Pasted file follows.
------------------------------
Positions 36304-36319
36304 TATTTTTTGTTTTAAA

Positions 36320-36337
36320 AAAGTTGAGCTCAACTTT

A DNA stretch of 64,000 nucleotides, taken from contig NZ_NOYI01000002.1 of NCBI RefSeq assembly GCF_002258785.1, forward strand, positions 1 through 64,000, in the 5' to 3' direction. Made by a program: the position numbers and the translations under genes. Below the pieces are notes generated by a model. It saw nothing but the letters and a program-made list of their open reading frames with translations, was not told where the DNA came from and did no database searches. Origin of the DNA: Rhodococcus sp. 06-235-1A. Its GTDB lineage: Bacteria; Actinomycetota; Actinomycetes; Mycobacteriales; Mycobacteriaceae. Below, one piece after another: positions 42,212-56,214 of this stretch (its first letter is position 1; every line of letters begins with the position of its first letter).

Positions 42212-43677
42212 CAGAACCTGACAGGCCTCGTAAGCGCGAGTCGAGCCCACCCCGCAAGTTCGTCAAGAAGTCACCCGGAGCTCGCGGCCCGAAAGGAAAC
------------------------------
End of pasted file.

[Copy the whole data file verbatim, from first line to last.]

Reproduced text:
Positions 36304-36319
36304 TATTTTTTGTTTTAAA

Positions 36320-36337
36320 AAAGTTGAGCTCAACTTT

A DNA stretch of 64,000 nucleotides, taken from contig NZ_NOYI01000002.1 of NCBI RefSeq assembly GCF_002258785.1, forward strand, positions 1 through 64,000, in the 5' to 3' direction. Made by a program: the position numbers and the translations under genes. Below the pieces are notes generated by a model. It saw nothing but the letters and a program-made list of their open reading frames with translations, was not told where the DNA came from and did no database searches. Origin of the DNA: Rhodococcus sp. 06-235-1A. Its GTDB lineage: Bacteria; Actinomycetota; Actinomycetes; Mycobacteriales; Mycobacteriaceae. Below, one piece after another: positions 42,212-56,214 of this stretch (its first letter is position 1; every line of letters begins with the position of its first letter).

Positions 42212-43677
42212 CAGAACCTGACAGGCCTCGTAAGCGCGAGTCGAGCCCACCCCGCAAGTTCGTCAAGAAGTCACCCGGAGCTCGCGGCCCGAAAGGAAAC